Well, as the days progressed, my wife grew increasingly aggitated, exclaiming, "incredible"; "no way!"; "did that really happen?!". All the while, as she grew more incredulous with every reading of the progressively disturbing Charistmaic antics of yesteryear--random, and
irrational acts: traveling without money; participating in foreign worship without knowing the language; laying the illegal bible right on the front seat at check-points; trying to sell a perfectly good house while having four children and no job--I gave her that knowing smile: "Been there; done that!"

She muttered and grew cranky with the book. Never having met, let alone heard, someone with such improbable events, she did not know how to digest the book. Calming down (and against sound advise), she, with morbid fascination slipped into the twilight zone: interacting with a bizarro world where every good, common, providential sense was defenestrated, she plowed through the rest of the novel. She discovered little of Christ and more sensationalism.
Naturally, those inclined toward reading these books and thinking in those terms will find this posting rather rude, if not insulting. Surely I must be one of those hard-nose, cranky, heartless Calvinsits!

Indeed I am. A Calvinist that is. I do take exception to being verbally attacked so, but I'll get over it. I do love my brethren outside the Reformed faith. That is why I try to woo them to a better path.

With the vast majority of Charismatics (sometimes called Pentecostals) denying God's providential control of all things, they naturally gravitate toward the miraculous. The mundane just won't do; God is not in the details of life. Besides, to think in a common-sense way was almost to succumb to the "flesh".

If God does not predestinate the means as well as the ends, then He must be found in other ways. He must "miraculously" intervene in our lives. Faith was against understanding. Using the ordinary means of life was, at times, almost anathama. At least in the books I read and the circles I travelled.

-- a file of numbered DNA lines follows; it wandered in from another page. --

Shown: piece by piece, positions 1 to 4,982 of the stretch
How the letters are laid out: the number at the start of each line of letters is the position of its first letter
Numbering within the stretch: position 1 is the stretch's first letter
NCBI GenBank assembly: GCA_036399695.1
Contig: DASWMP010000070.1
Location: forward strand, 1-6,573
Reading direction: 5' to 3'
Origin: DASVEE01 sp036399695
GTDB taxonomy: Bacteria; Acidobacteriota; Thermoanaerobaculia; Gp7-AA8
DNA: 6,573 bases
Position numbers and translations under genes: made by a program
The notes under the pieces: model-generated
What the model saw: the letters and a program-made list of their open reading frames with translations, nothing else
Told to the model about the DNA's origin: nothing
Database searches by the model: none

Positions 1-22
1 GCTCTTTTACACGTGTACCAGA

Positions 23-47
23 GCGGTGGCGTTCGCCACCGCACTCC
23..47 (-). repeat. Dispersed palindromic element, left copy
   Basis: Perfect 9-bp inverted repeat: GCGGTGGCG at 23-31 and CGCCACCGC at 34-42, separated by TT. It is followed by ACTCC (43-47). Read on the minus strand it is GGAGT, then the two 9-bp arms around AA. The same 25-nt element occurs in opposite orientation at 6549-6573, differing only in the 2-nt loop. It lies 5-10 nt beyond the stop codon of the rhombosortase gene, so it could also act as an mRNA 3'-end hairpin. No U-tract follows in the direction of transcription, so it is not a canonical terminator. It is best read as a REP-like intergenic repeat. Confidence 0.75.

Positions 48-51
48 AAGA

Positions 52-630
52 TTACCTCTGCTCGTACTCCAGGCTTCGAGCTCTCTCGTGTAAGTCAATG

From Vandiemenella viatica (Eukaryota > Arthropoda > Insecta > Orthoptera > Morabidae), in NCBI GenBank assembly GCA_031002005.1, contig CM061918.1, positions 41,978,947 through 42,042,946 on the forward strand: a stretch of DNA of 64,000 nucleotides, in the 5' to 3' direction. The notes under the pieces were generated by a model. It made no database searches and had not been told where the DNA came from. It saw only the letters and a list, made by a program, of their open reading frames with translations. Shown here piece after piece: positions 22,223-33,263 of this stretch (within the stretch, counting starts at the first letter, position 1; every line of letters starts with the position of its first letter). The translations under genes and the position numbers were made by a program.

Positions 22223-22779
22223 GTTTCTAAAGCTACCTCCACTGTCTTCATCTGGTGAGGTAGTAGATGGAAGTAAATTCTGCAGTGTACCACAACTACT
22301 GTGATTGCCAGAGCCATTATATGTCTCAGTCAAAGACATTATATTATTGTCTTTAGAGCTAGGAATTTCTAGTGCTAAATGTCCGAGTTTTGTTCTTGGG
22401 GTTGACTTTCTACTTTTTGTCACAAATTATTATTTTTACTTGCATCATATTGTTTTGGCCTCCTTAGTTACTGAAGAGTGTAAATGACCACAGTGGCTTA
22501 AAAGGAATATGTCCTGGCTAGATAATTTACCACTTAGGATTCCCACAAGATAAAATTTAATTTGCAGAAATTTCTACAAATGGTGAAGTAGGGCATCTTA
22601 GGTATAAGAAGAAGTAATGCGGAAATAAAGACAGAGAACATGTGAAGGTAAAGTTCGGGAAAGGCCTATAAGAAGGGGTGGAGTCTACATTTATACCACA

Having no supernatural, monergistic regeneration in my doctrine of salvation while a Charismatic, I, living in the shadow of classical Protestantism, desired the supernatural in my life. Separating God's work of grace into two-stages, I was not taught to integrate my life with the bland, the bromidic, and the banal.

Preaching was not enough; the ordinary means of grace--from the Sacraments and public worship to Bible studies and fellowship--were submerged in a confused world of hyper-supernaturalism, almost a Christanized Paganism wherein I strived to find God's will in my life and debated whether or not houses or Christians could be demon possessed or if the OT prohibition on owls had some continuing demonic referent (Lev. 11:13).

I was not taught to think. Charismatics virtually have no systematic theology book to claim. If God's revelation is still ongoing outside the finished Word, then anything written could change in a moment of spiritual frenzy.

I claim no heartlessness, but a love of Christ. It is true, that to have all the truth in the world but not to be animated by love is to have heartless doctrine. It is also true that to have all the love in the world but to be sustained in error is to have a lying heart.

We must remember that the saints of old followed the most ordinary precautions, trusting that they would be sufficient because God sustains all things by the power of His Word, while recognizing that God was not limited to such means. Joshua spied out the land (as "Brother Andrew" recognized); Nehemiah set up security while rebuilding the wall (Neh. 4:18); Christ preached when he could have used miracles. The entire Bible is rational discourse and understandable stories.

This is true faith: using that which God commands and promises. He commands common-sense use of our renewed mind (Rom. 12:2); He promises to sustain that very mind for His glory:

"Unless the LORD builds the house, They labor in vain who build it; Unless the LORD guards the city, The watchman stays awake in vain." (Ps. 127:1)

You see, my dear friend, you need shelter, but it won't be built out of thin air. You need God's will, but you must seek it only in His Bible.


Sunday, August 13, 2006

Mathis Manor 3: Peer Pressure

Yes, through friends and family, I've been pressured to upload more pix. Even though not much more has happened.

But that's ok! Enjoy:

Kitchen from living room perspective.

Here is the living room itself with the never-to-be-used gas fireplace (unless it becomes cheaper!).